In addition, the example data center 100 further comprises additional computing systems 130 a-b and 135 that are not located on a rack, but share a common network interconnect to a TM component 125 associated with those additional computing systems, although in other embodiments such additional non-rack computing systems may not be present. In this example, computing system 135 also hosts a number of virtual machine nodes, while computing systems 130 a-b instead act as a single physical machine node. The TM component 125 similarly manages incoming and outgoing data transmissions for the associated virtual machine nodes hosted on computing system 135 and for computing system nodes 130 a-b. An optional computing system 145 is also illustrated at the interconnect between the data center 100 local network and the external network 170, such as may be employed to provide a number of services (e.g., network proxies, the filtering or other management of incoming and/or outgoing data transmissions, etc.), including to manage outgoing data transmissions from some or all nodes internal to the data center 100 to nodes located in additional data centers 160 or other systems 180 external to the data center 100 and/or to manage incoming data transmissions to some or all internal nodes from external nodes. An optional DTM Group Manager component 140 is also illustrated and may provide a number of services to TM components local to the data center 100, such as to maintain global state information for the TM components (e.g., group membership information, access policies, etc.).
The example data center 100 is connected to a number of other computing systems via a network 170 (e.g., the Internet), including additional computing systems 180 that may be operated by the operator of the data center 100 or third parties, additional data centers 160 that also may be operated by the operator of the data center 100 or third parties, and an optional DTM System Manager system 150. In this example, the DTM System Manager 150 may maintain global state information for TM components in a number of data centers, such as the illustrated data center 100 and additional data centers 160. The information maintained and provided by the DTM System Manager may, for example, include group membership information, access policies, etc. Although the example DTM System Manager 150 is depicted as being external to data center 100 in this example embodiment, in other embodiments it may instead be located within data center 100.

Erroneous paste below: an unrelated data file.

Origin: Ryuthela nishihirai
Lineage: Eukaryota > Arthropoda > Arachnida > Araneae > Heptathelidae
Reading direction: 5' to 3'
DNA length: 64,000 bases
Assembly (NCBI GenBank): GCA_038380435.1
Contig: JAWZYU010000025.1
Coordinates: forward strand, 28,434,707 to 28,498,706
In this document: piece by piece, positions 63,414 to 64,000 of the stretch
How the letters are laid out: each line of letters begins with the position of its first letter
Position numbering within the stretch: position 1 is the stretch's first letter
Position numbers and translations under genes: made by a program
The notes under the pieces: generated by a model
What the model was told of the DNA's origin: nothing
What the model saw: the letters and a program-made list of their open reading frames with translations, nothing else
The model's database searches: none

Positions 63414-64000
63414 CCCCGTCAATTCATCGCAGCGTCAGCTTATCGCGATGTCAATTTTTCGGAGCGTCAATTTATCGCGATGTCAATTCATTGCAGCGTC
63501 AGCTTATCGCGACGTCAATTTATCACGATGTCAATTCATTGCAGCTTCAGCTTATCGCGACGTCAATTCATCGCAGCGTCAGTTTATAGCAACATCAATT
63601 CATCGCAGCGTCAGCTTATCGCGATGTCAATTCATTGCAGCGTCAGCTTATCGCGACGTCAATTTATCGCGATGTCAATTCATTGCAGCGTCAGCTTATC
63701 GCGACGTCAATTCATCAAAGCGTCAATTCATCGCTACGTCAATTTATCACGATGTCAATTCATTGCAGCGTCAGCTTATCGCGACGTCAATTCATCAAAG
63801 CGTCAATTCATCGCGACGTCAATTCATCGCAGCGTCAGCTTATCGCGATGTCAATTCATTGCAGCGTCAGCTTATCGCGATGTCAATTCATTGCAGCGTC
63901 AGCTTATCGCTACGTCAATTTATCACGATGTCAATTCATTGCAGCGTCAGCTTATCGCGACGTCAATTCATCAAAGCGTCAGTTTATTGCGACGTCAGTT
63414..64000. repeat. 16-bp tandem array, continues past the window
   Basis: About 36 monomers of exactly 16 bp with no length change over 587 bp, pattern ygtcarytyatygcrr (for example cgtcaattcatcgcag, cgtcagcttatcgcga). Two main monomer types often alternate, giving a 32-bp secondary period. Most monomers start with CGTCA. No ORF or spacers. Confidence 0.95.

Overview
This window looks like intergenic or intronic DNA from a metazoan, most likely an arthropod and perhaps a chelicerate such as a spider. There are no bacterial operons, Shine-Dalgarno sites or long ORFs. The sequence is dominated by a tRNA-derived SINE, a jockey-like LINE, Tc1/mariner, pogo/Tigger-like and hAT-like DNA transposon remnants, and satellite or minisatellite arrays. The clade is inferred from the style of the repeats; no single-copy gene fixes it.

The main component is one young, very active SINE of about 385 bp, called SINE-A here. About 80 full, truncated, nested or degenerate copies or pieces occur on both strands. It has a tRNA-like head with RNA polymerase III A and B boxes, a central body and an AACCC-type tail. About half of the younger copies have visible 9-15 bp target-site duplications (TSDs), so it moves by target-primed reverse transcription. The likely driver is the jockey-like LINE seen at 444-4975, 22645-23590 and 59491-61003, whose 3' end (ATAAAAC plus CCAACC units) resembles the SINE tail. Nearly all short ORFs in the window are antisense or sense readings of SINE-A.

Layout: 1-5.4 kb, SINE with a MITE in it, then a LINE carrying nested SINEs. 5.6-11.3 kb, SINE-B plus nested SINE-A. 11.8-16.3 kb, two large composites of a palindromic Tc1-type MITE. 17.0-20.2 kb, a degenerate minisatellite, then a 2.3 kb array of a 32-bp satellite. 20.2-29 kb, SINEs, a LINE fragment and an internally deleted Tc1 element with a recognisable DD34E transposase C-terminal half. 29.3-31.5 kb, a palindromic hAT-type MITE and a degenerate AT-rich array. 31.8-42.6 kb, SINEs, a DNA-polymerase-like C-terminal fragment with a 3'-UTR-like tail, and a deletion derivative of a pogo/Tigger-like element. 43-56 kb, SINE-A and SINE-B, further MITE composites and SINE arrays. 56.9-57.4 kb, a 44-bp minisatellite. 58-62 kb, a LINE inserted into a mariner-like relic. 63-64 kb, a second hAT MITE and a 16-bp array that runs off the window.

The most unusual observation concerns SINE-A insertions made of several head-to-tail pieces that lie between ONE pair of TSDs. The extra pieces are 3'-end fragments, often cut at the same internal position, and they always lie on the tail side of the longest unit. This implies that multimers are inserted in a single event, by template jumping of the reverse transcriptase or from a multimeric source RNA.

FIG. 2 is a block diagram illustrating an example computing system suitable for managing communications between computing nodes, such as by executing an embodiment of a TM component. The example computing system 200 includes a central processing unit (“CPU”) 235, various input/output (“I/O”) devices 205, storage 240, and memory 245, with the I/O devices including a display 210, a network connection 215, a computer-readable media drive 220, and other I/O devices 230.
In the illustrated embodiment, an example TM component 250 is executing in memory 245 in order to manage the data transmissions between associated nodes 260 a-c that are being managed and other nodes (such as those represented by the illustrated other computing systems 275 connected via a network 265). In the present example, the managed nodes 260 a-c are resident on independent computing systems and are connected to the computing system 200 and TM 250 via a physical network, although in other embodiments one or more of the managed nodes 260 a-c may alternatively be hosted on computing system 200 as virtual machine nodes. FIG. 2 further illustrates a DTM System Manager system 270 connected to the computing system 200, such as to maintain and provide information related to the operation of one or more TM components (such as access policies and group membership), as discussed in greater detail elsewhere.